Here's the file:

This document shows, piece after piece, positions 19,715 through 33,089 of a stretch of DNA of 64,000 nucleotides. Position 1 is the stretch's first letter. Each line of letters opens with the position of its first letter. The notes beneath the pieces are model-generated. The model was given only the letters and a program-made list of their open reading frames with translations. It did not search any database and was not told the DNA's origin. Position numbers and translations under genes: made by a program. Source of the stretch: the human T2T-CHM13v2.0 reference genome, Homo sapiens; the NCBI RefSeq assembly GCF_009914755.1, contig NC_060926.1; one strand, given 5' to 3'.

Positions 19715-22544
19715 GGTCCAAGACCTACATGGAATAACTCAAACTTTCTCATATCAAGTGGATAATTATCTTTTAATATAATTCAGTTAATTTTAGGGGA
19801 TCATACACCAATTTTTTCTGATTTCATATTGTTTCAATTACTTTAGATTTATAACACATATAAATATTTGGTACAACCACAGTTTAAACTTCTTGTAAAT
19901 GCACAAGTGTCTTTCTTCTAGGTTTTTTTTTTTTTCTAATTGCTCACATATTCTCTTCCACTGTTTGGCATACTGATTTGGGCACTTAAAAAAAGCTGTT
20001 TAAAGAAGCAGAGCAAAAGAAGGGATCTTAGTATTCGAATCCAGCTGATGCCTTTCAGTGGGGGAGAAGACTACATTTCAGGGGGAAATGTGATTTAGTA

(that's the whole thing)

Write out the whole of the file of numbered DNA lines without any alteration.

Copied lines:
This document shows, piece after piece, positions 19,715 through 33,089 of a stretch of DNA of 64,000 nucleotides. Position 1 is the stretch's first letter. Each line of letters opens with the position of its first letter. The notes beneath the pieces are model-generated. The model was given only the letters and a program-made list of their open reading frames with translations. It did not search any database and was not told the DNA's origin. Position numbers and translations under genes: made by a program. Source of the stretch: the human T2T-CHM13v2.0 reference genome, Homo sapiens; the NCBI RefSeq assembly GCF_009914755.1, contig NC_060926.1; one strand, given 5' to 3'.

Positions 19715-22544
19715 GGTCCAAGACCTACATGGAATAACTCAAACTTTCTCATATCAAGTGGATAATTATCTTTTAATATAATTCAGTTAATTTTAGGGGA
19801 TCATACACCAATTTTTTCTGATTTCATATTGTTTCAATTACTTTAGATTTATAACACATATAAATATTTGGTACAACCACAGTTTAAACTTCTTGTAAAT
19901 GCACAAGTGTCTTTCTTCTAGGTTTTTTTTTTTTTCTAATTGCTCACATATTCTCTTCCACTGTTTGGCATACTGATTTGGGCACTTAAAAAAAGCTGTT
20001 TAAAGAAGCAGAGCAAAAGAAGGGATCTTAGTATTCGAATCCAGCTGATGCCTTTCAGTGGGGGAGAAGACTACATTTCAGGGGGAAATGTGATTTAGTA